This outcome suggests that threats such as shared technology vulnerabilities, DoS/DDoS attacks, system vulnerabilities, and data loss are either no longer perceived as a significant business risk or are not being addressed well.

SaaS platforms and security risks

From our experience and conclusions derived from discussions with our clients, we have come to an understanding that as a SaaS provider, an organization must have clarity on the risks they face. The most prominent risks faced by a SaaS platform are given below:

  1. Data theft: A SaaS platform can store personal information of customers, financial/transaction details, intellectual property, and other sensitive information. Attackers often use targeted attacks for exfiltrating such data.
  2. Identity theft: This concern arises due to improper management of access and lack of implementation of robust solutions.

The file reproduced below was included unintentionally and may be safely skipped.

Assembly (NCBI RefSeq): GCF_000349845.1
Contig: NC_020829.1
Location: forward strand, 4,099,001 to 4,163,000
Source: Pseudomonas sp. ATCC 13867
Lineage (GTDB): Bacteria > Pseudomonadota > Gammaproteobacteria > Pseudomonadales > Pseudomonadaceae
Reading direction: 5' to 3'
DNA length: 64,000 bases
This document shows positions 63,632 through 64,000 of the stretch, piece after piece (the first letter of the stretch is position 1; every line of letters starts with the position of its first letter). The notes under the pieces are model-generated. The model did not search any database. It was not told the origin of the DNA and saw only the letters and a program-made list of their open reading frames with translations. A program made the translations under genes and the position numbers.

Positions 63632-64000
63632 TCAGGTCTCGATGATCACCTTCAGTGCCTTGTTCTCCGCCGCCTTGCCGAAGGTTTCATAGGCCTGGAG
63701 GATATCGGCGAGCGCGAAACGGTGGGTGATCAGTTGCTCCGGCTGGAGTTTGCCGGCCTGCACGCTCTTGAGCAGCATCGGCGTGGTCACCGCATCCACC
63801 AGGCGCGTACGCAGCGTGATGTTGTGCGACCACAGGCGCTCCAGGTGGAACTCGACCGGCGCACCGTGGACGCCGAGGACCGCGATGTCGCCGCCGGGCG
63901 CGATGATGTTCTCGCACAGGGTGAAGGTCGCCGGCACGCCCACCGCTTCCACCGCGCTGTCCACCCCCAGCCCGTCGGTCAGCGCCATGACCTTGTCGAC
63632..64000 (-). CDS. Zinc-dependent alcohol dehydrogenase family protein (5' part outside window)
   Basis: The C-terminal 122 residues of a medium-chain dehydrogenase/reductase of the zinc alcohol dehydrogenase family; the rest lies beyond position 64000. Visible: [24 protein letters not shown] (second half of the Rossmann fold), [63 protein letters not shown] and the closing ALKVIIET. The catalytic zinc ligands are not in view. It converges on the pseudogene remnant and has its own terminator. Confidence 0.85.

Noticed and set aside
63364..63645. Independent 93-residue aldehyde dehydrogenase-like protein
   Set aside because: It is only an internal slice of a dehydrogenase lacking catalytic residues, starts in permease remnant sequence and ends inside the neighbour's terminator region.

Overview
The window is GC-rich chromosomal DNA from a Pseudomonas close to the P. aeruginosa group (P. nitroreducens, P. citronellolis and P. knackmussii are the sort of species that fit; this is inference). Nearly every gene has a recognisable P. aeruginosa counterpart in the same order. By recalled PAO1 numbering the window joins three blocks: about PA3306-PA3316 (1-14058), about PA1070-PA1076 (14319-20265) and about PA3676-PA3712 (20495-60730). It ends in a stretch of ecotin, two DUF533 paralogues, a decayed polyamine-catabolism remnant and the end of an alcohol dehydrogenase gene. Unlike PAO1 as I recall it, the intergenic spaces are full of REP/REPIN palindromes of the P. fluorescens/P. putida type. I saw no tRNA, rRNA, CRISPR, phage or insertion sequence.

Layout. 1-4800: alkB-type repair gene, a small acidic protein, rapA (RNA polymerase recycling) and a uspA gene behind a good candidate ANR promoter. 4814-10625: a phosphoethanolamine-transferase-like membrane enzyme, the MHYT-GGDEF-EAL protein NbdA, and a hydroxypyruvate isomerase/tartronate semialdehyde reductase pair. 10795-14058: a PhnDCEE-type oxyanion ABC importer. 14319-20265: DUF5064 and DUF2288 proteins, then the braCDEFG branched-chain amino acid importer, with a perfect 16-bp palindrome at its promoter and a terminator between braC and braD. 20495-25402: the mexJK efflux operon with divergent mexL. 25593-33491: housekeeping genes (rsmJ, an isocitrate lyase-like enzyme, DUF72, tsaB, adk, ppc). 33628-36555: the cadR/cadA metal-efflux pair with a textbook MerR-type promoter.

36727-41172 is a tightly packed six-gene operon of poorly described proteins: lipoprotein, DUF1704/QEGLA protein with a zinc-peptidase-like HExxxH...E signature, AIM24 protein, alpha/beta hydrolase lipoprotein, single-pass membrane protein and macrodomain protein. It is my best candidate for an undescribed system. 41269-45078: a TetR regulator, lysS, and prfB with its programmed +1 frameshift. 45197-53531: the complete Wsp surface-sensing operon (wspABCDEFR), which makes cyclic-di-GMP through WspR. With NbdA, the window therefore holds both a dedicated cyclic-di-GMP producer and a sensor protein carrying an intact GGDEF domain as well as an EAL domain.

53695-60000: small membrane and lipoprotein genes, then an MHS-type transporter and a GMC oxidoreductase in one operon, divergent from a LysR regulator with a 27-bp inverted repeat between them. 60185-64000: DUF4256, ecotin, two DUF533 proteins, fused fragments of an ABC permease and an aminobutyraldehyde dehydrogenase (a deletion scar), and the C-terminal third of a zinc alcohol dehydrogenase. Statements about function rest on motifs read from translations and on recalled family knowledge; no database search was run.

3. Internal threats: An employee may have malicious intent to cause damage to an organization or at times, sheer negligence can lead to the sharing of user credentials.
  4. Phishing: It is a well-known statistics in the cybersecurity community that more than 90% of attacks involve some form of phishing.
  5. Account takeover: A successful social engineering attack may allow a threat actor to compromise the credentials of an employee.
  6. Zeroday threats: Zero-day threats are previously unknown to an organization, and there is no ready solution to prevent them.
  7. Compliance/Audits: Many businesses do not comply adequately with laws and regulatory standards such as GDPR, HIPAA, PCI DSS, SOX, etc.
  8. Weak service level agreements (SLAs): Lack of comprehensive SLAs make it difficult for organizations to hold someone accountable.